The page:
Most of us only think of the sun in passing. On hot afternoons when we hide beneath the shade, or rainy mornings when we wish for a little light, the sun is a subject of discussion. Otherwise, it’s all too easy to forget that our planet survives on the heat from a fiery ball of hot plasma 1.3 million times its size.
With this enormous number in mind, the concept of a “solar storm” is somewhat frightening. After all, the scale of our sun is immense and its power is incredible. It seems probable we’d eventually have to reconcile the fact that we live a very short distance from it, by astronomical standards.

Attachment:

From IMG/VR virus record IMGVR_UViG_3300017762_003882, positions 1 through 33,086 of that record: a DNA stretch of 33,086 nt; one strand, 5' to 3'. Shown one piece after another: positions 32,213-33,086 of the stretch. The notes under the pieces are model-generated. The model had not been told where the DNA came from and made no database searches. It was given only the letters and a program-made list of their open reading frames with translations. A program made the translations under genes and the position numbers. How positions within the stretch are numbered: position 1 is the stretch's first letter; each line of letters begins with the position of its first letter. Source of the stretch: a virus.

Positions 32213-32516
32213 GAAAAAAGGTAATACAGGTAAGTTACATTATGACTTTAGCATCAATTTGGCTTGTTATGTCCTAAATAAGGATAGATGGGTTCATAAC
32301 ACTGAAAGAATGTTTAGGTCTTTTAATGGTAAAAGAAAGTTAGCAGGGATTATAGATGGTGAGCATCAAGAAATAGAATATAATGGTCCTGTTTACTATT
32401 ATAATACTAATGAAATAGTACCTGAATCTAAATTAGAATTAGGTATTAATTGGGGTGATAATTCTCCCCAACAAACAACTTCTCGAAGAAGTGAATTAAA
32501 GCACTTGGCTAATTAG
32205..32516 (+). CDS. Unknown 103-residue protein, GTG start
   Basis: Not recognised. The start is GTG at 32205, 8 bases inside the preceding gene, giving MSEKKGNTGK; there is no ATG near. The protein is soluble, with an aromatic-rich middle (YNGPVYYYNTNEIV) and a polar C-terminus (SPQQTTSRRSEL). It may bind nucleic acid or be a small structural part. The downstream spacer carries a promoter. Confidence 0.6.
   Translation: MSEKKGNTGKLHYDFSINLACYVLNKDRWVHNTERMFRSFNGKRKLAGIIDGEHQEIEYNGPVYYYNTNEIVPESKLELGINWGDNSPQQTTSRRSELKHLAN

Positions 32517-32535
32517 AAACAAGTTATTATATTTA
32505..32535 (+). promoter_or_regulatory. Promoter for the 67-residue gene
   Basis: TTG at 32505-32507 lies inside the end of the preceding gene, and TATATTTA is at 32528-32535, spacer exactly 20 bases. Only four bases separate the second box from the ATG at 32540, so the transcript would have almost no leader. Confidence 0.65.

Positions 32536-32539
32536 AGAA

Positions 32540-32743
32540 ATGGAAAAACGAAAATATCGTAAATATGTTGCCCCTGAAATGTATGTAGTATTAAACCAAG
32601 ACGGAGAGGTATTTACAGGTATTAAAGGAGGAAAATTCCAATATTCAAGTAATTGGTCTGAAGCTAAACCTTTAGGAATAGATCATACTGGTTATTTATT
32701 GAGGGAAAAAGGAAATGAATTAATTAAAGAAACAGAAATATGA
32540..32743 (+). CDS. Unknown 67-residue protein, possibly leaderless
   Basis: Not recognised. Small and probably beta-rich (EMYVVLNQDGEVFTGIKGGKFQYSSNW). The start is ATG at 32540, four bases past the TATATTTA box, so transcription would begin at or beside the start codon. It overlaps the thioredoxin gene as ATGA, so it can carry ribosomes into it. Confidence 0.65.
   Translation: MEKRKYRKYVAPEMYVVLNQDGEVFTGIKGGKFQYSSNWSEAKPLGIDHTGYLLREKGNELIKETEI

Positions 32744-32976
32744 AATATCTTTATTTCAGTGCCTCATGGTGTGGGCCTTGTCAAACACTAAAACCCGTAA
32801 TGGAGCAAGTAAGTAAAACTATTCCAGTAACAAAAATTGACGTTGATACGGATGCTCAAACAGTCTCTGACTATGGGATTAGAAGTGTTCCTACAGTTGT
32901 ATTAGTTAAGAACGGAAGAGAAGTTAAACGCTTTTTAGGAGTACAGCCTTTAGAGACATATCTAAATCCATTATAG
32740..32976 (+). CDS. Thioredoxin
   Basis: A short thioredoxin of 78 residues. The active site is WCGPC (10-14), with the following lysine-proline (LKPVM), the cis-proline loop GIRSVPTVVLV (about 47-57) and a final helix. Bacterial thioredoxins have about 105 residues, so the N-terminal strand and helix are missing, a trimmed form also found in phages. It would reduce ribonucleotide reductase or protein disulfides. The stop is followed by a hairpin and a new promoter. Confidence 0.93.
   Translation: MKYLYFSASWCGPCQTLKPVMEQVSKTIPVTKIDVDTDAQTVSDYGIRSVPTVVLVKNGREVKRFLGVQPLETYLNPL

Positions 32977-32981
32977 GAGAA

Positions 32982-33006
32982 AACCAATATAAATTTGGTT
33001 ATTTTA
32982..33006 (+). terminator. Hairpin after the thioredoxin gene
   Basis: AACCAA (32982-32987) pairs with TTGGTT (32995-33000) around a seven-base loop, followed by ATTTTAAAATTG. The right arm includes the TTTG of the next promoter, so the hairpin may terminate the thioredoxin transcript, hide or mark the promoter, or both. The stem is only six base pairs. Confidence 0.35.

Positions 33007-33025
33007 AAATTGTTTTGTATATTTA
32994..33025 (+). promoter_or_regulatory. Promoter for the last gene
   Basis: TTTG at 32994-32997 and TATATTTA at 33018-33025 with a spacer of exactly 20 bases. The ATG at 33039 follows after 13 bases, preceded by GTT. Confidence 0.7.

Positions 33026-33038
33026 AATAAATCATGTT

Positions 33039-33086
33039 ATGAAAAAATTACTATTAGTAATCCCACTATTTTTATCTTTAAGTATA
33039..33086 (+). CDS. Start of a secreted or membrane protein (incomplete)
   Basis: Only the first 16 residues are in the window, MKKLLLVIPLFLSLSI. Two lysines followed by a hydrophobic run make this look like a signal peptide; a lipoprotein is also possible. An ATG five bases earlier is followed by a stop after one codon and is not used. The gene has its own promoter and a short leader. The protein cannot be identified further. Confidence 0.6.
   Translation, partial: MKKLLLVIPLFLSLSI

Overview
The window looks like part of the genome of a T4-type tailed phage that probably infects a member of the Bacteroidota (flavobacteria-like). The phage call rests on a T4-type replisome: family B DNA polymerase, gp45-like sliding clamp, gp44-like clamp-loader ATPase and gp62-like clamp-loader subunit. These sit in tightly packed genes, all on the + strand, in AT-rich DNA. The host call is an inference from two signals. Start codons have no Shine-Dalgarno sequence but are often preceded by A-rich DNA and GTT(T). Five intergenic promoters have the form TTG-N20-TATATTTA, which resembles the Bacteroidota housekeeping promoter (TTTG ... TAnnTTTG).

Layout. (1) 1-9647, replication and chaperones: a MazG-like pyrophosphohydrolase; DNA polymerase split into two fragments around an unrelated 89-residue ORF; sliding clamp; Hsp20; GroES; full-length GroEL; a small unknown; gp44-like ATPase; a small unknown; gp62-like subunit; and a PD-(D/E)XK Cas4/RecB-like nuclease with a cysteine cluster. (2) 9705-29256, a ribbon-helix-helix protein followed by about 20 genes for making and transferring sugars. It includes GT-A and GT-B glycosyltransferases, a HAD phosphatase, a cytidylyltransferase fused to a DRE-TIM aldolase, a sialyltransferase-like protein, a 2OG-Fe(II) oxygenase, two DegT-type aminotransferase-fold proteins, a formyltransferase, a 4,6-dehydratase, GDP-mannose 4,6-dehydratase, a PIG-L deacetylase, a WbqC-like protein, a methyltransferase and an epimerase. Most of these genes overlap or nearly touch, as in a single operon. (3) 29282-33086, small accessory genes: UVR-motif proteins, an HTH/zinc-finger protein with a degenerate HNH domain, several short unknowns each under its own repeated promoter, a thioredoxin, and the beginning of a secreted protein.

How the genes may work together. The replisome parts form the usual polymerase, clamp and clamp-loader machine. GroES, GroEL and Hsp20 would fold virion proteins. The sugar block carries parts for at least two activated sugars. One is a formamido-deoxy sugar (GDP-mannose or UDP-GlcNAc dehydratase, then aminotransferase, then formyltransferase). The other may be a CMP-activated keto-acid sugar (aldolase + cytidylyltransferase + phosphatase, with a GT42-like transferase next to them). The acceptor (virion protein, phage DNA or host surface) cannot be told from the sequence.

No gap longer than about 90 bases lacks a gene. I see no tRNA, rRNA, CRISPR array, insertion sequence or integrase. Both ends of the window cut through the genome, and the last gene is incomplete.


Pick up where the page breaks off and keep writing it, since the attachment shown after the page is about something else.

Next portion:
In truth, solar storms aren’t as dangerous as they sound. They’re part of a cycle of high and low activity that repeats every 11 years. This cycle’s “solar maximum,” or peak, occurred between 2013 and 2014. As NASA predicted, we didn’t see any catastrophic solar events like some feared.
So what exactly are “solar storms” and how do they affect the Earth? Do scientists know what causes them? If so, what are the reasons behind this fascinating phenomenon? We’ll answer those questions and others like them by taking a comprehensive look at the many intriguing aspects of solar storms.